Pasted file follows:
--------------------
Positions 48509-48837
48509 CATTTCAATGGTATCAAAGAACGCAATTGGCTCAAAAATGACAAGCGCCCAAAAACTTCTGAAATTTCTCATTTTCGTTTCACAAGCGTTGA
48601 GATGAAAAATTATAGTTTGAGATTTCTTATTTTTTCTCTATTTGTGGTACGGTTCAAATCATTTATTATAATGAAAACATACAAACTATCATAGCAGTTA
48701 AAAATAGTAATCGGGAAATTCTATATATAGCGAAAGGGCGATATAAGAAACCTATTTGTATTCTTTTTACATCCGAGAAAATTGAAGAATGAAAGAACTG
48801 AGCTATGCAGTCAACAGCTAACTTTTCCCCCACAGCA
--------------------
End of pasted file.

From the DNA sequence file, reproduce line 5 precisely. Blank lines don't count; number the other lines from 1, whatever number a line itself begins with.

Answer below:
48801 AGCTATGCAGTCAACAGCTAACTTTTCCCCCACAGCA